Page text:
French SailorsPrint Page
A monument erected by the French Government over grave commemorates French sailors from the French naval vessel Allier who died of yellow fever or smallpox on a voyage from France to New Caledonia in 1879.
On Sunday 9 February 1879, a French naval vessel arrived in Cooktown, this was the new steam-powered French dispatch-transport the Allier (1650 tons). She had left France the previous November bound for New Caledonia with a crew of 102 men and 228 soldiers. En route she visited Java and, there, a fever, either malarial or typhoid (later even described as smallpox) was contracted and quickly began to infect those on board. By the time the Allier diverted to Cooktown for medical supplies, twenty-one deaths had occurred and 157 others were ailing. Almost certainly ship-handling had also become seriously impaired as a result of so many sick cases.
Facing Cooktown was a pre-existing quarantine area on the north shore of the Endeavour River and the Allier’s captain, Félix-Guillaume Coulombeaud (1832–1909) (later rear-admiral Coulombeaud), established a temporary hospital camp there and also sought fresh provisions. During his stay of some weeks, there were at least thirteen deaths. These mainly young men in their twenties were buried on the north shore, about a hundred metres from the beach, and a monument to their memory was erected and enclosed by a fence. The location of their graves was not discovered until 1905 when they were removed and re-interred in Cooktown Cemetery.
Note : The details on the information plaque at the gravesite differs from the newspaper articles written at the time.
The remains of the Frenchmen from the transport L'Allier, which in 1879 put into Cooktown with smallpox aboard, and landed and were buried in unconsecrated ground, were reinterred to-day. Several searches had been made at different times for the bodies, which were recently accidentally discovered. At 11 a.m. the Rev. Father Dempsey received the remains—those of eight French marines and one sailor rated as third-class—and Sergeant King placed them in the hearse which conveyed them to St. Mary's Church. The remains were enclosed in an ornamented coffin with a heavy bronze lid, on which were the names of the nine dead Frenchmen. A candelabra of three lights was placed on each side of the coffin. Later in the day the remains were laid in state. At a quarter to 4 in the afternoon over 500 people mustered in the church, including 250 children from the State and Catholic schools. A solemn requiem mass was celebrated. The Rev. Father Dempsey, in full canonicals, conducted the ceremonies. The organist played the Dead March, and the choir moved outside in procession. The Hibernians formed a guard of honour as the coffin was borne to the hearse from the church, and the police marshalled the procession in full uniform, headed by Sergeant King. Upon arrival at the cemetery the State school boys stood at attention, and saluted as the coffin was borne between their ranks. The band continued to play solemn music, and at the at the graveside rendered the " Marseillaise." Flags were hoisted at half-mast in the town. On the public flagstaff the British and French flags were entwined, and at other places the tri-colour was hoisted. Mr. Douglas Hall, the discoverer of the French remains, took a central part in the procession.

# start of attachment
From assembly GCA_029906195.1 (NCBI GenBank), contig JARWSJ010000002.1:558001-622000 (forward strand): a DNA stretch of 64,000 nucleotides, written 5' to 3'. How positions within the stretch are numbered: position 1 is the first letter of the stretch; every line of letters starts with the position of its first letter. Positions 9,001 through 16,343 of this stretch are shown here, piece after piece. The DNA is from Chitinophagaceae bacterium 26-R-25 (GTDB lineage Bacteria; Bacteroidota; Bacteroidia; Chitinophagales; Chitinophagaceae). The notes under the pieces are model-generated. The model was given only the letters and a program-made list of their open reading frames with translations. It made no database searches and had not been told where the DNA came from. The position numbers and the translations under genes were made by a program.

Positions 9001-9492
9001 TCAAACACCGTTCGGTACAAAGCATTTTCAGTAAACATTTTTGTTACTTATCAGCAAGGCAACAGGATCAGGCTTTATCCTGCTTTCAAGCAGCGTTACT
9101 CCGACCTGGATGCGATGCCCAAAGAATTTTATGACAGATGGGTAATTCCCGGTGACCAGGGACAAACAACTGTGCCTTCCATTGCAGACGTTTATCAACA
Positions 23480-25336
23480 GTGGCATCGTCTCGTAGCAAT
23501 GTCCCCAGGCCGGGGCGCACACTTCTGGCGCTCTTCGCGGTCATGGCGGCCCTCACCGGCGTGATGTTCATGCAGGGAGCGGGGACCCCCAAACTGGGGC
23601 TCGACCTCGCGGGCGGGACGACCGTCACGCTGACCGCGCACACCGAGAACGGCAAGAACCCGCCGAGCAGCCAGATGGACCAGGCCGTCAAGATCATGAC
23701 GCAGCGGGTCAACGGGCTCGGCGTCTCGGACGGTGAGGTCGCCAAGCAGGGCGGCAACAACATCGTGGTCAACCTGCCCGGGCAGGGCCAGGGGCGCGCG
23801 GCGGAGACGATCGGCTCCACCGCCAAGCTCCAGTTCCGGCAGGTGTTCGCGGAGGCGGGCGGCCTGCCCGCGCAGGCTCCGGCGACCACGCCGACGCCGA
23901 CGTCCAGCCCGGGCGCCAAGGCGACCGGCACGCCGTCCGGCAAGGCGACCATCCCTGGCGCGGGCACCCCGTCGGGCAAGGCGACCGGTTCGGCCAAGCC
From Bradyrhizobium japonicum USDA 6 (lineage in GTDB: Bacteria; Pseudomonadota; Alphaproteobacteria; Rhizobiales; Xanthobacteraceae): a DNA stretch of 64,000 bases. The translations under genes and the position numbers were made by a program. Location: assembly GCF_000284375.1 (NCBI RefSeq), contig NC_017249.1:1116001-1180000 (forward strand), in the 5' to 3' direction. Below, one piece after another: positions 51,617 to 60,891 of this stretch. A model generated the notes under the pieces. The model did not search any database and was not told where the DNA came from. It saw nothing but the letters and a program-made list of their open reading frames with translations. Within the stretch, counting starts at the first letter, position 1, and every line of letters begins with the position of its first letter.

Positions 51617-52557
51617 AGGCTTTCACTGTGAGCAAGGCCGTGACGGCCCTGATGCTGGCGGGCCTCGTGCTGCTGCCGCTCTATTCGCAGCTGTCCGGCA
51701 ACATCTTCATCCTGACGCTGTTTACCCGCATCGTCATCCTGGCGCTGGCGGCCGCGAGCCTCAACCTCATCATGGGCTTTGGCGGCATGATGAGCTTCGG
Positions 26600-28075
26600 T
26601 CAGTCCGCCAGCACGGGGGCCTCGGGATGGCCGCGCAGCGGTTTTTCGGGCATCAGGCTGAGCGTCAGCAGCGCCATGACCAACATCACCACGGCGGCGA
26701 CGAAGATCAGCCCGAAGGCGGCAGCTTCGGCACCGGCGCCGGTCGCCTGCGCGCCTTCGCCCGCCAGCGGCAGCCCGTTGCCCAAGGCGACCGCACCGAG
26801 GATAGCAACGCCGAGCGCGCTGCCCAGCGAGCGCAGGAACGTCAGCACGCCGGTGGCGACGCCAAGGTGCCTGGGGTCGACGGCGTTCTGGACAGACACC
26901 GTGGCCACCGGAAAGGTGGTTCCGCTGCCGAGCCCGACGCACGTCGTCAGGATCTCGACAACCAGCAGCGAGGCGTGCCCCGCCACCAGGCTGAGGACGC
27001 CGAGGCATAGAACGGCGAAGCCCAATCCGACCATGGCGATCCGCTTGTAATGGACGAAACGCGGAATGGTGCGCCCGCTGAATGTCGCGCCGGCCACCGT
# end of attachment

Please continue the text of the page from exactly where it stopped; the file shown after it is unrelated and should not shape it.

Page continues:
The Queenslander (Brisbane), 13 May 1905.
The last chapter may now be written of a melancholy story which had its beginning in the then remote regions of North Queensland nearly forty years ago. During the stay at Cooktown of a French ship of war named the Allier, eight of her sailors were stricken to death by fever. They were buried by the ship's company in a lonely spot on the North Shore, some distance from the settlement, and though some pains seems to have been taken to mark the last resting place of the men, the lonely grave appears to have soon been forgotten. Some years after Commodore Boyle, of the French Pacific Station, drew the attention of the French authorities to the neglected condition of the grave, but nothing was done at that time. A stone tablet, which bore the names of the men, was eventually found, and removed to the Roman Catholic Presbytery at Cooktown, but by the time further action was decided upon the exact location of the grave could not be discovered. Eventually a lad named Douglas Hall found all that had been left consisting of some skulls and bone, pieces of cloth and naval buttons, etc., and received a reward. The spot was carefully examined by the authorities, every fragment was gathered up, and on May 3, 1905, a public funeral was given them at the Cooktown Cemetery. The last chapter consists of the erection over the grave of a suitable memorial, which has just been completed by Mr. A. L. Petrie, and forwarded by steamer.
The Brisbane Courier (Qld), 16 July 1907.
|Address:||Charlotte & John Streets, Cooktown Cemetery, Cooktown, 4895|
|GPS Coordinates:||Lat: -15.477346|
Note: GPS Coordinates are approximate.
|Monument Designer:||Mr A. L. Petrie|
|Approx. Monument Dedication Date:||July-1907|
La République Francaise
Aux Marins de L` "Allier"
1879 - 1907
From FNS Laplace
29th April 1993